Louis XV, whose reign preceded the French Revolution, is said to have commented, “Après moi le déluge”: After me, the deluge. In the history of chemistry we might say, “After the deluge, the deluge”: After the chemical revolution of Lavoisier and the political revolution of France, the number of chemical discoveries—new elements and new laws to describe their interactions—increased dramatically. The French Revolution was a setback for the French Academy of Sciences, but it did little to slow the growth of scientific societies in general. In the 1800s they sprang up in England, France, Prussia, Sweden, Italy, Russia, Spain, Mexico, and the newly united United States. The French Academy itself was reorganized as part of the Institute of France, and it soon regained its former strength. The French Revolution also cut short Lavoisier’s career, but it did little to slow down French science. In fact the revolution promoted chemistry in an unexpected way by furthering the career of a new patron of the sciences: a short, crass-mannered, ill-tempered army general who cheated at cards, Napoleon Bonaparte.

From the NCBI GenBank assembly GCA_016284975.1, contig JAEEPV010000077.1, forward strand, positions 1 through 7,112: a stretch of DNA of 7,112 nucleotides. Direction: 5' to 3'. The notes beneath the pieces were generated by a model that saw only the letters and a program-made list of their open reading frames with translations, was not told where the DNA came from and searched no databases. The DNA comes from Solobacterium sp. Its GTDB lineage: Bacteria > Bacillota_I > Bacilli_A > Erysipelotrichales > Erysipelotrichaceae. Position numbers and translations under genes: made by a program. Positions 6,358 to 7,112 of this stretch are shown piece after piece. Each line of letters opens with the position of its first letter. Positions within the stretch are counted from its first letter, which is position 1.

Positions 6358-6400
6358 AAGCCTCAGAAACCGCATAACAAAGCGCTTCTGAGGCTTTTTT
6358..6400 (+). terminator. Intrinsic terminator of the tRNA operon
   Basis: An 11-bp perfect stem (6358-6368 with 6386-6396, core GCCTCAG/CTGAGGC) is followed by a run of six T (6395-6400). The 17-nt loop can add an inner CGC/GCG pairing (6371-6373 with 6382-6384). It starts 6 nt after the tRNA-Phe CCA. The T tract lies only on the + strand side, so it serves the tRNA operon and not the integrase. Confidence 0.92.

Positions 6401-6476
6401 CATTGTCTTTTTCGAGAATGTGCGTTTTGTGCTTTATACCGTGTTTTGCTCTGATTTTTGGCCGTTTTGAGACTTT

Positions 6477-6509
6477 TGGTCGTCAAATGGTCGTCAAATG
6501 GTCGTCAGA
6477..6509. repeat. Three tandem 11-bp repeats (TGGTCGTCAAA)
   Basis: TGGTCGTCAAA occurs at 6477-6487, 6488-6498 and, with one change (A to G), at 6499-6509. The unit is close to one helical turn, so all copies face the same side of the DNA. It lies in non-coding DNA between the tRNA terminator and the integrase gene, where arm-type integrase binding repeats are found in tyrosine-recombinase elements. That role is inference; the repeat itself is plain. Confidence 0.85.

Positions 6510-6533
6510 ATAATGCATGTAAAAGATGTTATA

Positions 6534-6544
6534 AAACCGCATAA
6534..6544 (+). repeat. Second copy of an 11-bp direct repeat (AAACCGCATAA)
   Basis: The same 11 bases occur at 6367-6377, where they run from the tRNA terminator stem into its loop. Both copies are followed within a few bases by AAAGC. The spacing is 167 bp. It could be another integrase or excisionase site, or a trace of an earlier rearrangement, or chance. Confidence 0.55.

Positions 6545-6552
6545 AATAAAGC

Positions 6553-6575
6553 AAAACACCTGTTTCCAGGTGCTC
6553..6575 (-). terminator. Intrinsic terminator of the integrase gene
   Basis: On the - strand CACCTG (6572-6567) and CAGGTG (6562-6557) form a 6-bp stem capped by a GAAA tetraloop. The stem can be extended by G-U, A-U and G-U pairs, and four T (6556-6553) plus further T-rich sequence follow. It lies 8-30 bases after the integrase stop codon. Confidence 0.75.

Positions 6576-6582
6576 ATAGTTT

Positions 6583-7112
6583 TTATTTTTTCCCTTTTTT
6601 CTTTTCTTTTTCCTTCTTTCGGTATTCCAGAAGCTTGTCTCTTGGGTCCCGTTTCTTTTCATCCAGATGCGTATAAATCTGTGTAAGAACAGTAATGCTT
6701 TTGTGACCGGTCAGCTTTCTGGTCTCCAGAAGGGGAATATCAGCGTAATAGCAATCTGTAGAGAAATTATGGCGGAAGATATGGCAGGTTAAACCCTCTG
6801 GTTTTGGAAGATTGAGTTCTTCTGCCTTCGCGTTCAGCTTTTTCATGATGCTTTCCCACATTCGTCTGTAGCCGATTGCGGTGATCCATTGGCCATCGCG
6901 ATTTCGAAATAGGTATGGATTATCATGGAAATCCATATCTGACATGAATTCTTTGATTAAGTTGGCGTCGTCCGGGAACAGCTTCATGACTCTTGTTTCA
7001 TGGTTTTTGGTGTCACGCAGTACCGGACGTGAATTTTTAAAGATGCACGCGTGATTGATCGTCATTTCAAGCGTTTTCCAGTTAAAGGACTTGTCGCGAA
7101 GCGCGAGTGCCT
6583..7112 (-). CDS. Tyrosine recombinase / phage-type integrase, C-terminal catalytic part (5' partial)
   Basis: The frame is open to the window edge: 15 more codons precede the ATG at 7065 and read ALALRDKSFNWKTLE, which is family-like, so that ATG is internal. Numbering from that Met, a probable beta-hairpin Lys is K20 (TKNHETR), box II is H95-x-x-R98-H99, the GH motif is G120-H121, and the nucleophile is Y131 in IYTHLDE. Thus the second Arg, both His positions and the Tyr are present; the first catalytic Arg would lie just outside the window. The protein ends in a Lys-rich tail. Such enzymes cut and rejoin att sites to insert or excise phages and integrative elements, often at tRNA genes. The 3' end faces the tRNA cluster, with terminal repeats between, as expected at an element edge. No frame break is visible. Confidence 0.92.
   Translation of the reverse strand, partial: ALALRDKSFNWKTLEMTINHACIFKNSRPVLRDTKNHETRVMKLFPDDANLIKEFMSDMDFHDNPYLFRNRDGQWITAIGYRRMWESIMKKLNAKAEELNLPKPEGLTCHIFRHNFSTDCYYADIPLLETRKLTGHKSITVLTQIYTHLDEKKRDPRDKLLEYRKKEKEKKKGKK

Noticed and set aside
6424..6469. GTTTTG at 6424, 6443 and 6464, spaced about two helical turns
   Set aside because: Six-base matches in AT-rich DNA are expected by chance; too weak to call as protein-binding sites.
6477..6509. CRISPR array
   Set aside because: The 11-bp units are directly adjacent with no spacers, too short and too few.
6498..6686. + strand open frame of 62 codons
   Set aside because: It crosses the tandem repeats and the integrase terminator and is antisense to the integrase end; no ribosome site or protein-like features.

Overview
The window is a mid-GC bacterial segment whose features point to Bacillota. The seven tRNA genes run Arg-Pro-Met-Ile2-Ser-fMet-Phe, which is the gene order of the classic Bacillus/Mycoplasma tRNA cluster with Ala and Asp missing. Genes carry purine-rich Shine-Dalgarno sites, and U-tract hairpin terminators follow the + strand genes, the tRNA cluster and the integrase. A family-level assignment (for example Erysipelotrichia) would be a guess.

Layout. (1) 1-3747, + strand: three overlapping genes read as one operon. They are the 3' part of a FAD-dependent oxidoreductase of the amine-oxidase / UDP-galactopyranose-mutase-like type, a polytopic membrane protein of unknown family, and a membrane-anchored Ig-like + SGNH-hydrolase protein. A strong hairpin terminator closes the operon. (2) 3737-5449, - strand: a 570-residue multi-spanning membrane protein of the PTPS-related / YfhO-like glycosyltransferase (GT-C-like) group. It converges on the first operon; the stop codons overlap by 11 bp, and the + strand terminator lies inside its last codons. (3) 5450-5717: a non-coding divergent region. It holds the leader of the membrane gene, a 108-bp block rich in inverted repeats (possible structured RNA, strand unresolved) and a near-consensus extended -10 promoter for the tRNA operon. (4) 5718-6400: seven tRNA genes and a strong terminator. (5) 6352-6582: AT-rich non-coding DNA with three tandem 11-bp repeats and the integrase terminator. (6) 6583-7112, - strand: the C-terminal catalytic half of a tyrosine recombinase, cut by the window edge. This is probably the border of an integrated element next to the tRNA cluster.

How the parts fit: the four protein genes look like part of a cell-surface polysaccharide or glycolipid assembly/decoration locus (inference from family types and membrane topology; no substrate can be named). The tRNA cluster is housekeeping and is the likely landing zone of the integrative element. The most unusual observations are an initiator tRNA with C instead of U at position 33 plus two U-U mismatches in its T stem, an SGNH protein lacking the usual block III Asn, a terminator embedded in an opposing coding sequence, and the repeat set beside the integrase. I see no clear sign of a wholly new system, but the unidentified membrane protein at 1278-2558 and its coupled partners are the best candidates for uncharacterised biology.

KeywordsSodium Chloride Tuberculosis Chlorine Explosive Carbon Monoxide
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